We suspect we offended the chef when he suggested we have fries as one of our dishes, and we disagreed. He looked at us, baffled. Corfu has completely set its menus to please the flocks of British tourists who come here every summer. On blackboards everywhere you see ‘English breakfast – sausage, egg, toast and tea’. Fries come with every meal, and the waiters assume when you ask for coffee that you would like a Nescafe. All the comforts of home have been transported here for the British.
Day Four – Birthday Lunch
|Birthday lunch beef stifado|
A special day for us – we went out for lunch instead of dinner! Judy had received a special gift of money from her book club for her birthday last year, with instructions to spend it on a meal. As Judy was shouting, we went for broke. First up, sardines for Dad, baked feta for me (I know when I am on to a good thing) and fried eggplant with garlic aioli AND fried calamari and octopus for Judy (we may have helped her with this). After a ten minute breather to drink more wine and beer, all three of us tucked into beef stifado (slow cooked, in a juicy tomato sauce and onions) with fries.
Being so full, we retired to the most beautiful beach out in front of the taverna, and spent a couple of hours dozing and swimming in the crystal clear, blue water, then ventured back for dessert. We all downed ginormous pieces of baklava, dripping with honey and accompanied by ice cream. YUM – thanks Judy!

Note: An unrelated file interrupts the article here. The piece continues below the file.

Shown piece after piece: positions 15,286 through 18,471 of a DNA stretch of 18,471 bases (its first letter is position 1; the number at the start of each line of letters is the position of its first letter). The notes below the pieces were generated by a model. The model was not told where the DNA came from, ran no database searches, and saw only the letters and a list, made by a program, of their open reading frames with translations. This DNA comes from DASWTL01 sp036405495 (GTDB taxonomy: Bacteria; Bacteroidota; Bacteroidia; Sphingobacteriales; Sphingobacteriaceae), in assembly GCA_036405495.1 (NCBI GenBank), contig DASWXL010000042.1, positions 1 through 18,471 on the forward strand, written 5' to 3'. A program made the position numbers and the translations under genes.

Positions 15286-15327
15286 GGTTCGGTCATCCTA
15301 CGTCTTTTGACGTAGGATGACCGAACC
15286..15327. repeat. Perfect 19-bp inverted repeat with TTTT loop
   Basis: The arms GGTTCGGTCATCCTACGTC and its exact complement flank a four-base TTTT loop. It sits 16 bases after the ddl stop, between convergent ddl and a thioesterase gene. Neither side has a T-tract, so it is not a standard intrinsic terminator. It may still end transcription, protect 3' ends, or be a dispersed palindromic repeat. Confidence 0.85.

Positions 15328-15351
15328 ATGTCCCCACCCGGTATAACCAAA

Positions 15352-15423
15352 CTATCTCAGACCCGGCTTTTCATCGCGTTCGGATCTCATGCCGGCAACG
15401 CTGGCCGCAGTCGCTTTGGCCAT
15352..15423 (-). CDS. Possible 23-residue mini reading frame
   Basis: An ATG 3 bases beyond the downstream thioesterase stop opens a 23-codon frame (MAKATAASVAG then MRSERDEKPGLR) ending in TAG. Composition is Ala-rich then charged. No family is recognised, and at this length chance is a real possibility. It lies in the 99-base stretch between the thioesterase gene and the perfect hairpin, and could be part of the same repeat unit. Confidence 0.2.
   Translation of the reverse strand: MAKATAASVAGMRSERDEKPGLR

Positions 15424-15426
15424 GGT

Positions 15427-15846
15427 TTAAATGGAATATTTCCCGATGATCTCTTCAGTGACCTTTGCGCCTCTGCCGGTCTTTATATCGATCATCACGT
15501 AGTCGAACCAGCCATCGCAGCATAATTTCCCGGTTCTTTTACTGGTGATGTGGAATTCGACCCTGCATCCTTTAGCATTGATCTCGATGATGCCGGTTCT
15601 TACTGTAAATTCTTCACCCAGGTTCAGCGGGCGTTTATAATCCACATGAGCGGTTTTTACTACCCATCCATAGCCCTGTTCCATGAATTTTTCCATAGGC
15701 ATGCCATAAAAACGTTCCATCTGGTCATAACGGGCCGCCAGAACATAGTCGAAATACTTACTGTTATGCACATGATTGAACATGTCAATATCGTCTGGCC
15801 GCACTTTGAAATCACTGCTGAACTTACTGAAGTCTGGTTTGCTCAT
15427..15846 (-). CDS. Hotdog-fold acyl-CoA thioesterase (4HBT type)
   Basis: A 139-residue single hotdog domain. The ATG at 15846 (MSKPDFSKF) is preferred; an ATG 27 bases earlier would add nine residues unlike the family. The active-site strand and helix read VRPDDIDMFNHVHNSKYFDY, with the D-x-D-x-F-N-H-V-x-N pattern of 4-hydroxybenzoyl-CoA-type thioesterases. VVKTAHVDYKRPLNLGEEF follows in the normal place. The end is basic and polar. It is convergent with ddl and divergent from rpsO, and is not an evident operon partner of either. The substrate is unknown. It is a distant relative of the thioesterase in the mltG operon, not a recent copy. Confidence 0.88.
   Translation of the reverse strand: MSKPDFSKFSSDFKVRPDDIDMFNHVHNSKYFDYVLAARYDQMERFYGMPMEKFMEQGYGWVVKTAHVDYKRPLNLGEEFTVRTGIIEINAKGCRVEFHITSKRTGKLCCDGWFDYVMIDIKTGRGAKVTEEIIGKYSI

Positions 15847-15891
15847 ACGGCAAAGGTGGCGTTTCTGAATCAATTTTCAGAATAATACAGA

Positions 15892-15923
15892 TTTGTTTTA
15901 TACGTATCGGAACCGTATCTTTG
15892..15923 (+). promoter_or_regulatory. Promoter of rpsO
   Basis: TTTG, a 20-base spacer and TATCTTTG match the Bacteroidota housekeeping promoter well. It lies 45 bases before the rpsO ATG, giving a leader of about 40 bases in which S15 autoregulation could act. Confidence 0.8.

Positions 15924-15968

Day Five – Ipsos
Tonight we decided to let our hair down, and move five minutes up the road to a beach called Ipsos for dinner. We found a wee touristy looking taverna that also had Greek food and managed more baked feta, delicious chicken with tomatoes, olives and feta with more wine and baklava!
Day Six – Local (Again)
|A quick but beautiful stop for Greek |
salad and beer
We were getting separation anxiety after not being to our local tavern for two days, and were a bit weary from our day trip to Albania, so headed back for yet another amazing meal with more baked feta (I know, it has now become a theme to my day, I am 100% addicted), moussaka (delicious with eggplants) and more bloody pudding. Dad and Judy copied my early lead with stuffed peppers and tomatoes. More ouzo and wine – we decided we really could get used to living here!
Day Seven – Town
|Dinner day 7 - dessert in |
A week had passed and we still hadn’t ventured into Corfu town for dinner. After a quick scope of the main eateries, we settled for a delightful restaurant in the main square, amongst the gardens. We were told that Prince Philip had been born at the palace close by – this was a shock as we had spent a day driving around trying to find the blinkin palace and had given up! A great night ensued, with more baked feta (still my favourite food EVER), local fresh fish with tomato stew, GINORMOUS icecreams for Dad and I, and a litre of rose
|Dancing girls at dinner|
We then were treated to a performance by the local dance company right by our table – with girls ranging from 4 or 5 years up to adults dancing to all sorts of local and international songs! I almost joined them when one of my childhood pop songs came on. A great night out in Corfu!
|A window display of kumquat|
liqueur - a drink we enjoyed
on our last night together
So, as you can tell, Corfu may be pretty, the beaches beautiful, the water warm and the ruins interesting, but really, the most important part of the trip has been the food. When I get home I will be on to the task of recreating some of the amazing food that we have experienced here!
What a great read, salivating all the way through it. Everyone is looking far too relaxed with smiles on their faces though :-)ReplyDelete
So, a rival for pizza and orricchiette huh? We may have to have a cook-off! Sounds fabulousReplyDelete
Actually I already had dinner, but need to disappear again to the kitchen after reading this!ReplyDelete